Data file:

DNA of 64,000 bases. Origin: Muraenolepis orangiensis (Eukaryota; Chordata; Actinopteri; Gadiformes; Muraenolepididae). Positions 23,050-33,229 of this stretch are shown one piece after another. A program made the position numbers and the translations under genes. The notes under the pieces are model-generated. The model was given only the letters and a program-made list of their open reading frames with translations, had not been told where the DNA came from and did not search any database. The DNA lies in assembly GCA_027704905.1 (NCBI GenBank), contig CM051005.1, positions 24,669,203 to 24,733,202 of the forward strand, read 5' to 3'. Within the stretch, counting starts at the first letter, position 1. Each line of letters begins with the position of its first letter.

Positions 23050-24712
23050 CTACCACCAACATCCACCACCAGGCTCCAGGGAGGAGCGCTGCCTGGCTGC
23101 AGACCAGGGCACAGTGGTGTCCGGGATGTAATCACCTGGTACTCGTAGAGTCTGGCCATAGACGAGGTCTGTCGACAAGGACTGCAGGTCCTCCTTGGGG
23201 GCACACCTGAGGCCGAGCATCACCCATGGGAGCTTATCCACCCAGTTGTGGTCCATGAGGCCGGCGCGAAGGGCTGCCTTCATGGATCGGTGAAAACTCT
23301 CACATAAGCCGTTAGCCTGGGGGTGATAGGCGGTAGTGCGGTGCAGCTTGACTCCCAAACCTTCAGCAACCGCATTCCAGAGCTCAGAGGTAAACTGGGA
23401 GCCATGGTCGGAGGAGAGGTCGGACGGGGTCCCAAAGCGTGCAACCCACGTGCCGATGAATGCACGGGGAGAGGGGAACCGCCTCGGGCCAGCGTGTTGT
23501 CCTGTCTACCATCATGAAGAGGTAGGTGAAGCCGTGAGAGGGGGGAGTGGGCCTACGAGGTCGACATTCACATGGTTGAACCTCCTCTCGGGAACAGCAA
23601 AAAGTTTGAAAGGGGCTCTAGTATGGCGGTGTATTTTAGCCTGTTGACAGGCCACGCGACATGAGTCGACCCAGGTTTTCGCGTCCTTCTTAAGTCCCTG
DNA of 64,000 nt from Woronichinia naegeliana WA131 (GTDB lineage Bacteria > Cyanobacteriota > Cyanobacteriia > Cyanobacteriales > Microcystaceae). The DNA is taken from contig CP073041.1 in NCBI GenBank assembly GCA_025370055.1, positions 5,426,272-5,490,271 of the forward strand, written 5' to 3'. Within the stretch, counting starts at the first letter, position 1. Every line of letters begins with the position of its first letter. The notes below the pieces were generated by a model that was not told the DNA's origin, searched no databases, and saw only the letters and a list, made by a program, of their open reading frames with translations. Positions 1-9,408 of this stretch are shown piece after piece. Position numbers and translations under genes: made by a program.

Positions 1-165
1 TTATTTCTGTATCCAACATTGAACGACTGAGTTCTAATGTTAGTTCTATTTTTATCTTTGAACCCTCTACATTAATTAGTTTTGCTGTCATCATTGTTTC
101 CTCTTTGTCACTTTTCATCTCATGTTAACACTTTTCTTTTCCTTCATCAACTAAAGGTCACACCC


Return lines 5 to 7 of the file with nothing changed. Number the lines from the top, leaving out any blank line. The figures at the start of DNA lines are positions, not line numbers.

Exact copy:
23201 GCACACCTGAGGCCGAGCATCACCCATGGGAGCTTATCCACCCAGTTGTGGTCCATGAGGCCGGCGCGAAGGGCTGCCTTCATGGATCGGTGAAAACTCT
23301 CACATAAGCCGTTAGCCTGGGGGTGATAGGCGGTAGTGCGGTGCAGCTTGACTCCCAAACCTTCAGCAACCGCATTCCAGAGCTCAGAGGTAAACTGGGA
23401 GCCATGGTCGGAGGAGAGGTCGGACGGGGTCCCAAAGCGTGCAACCCACGTGCCGATGAATGCACGGGGAGAGGGGAACCGCCTCGGGCCAGCGTGTTGT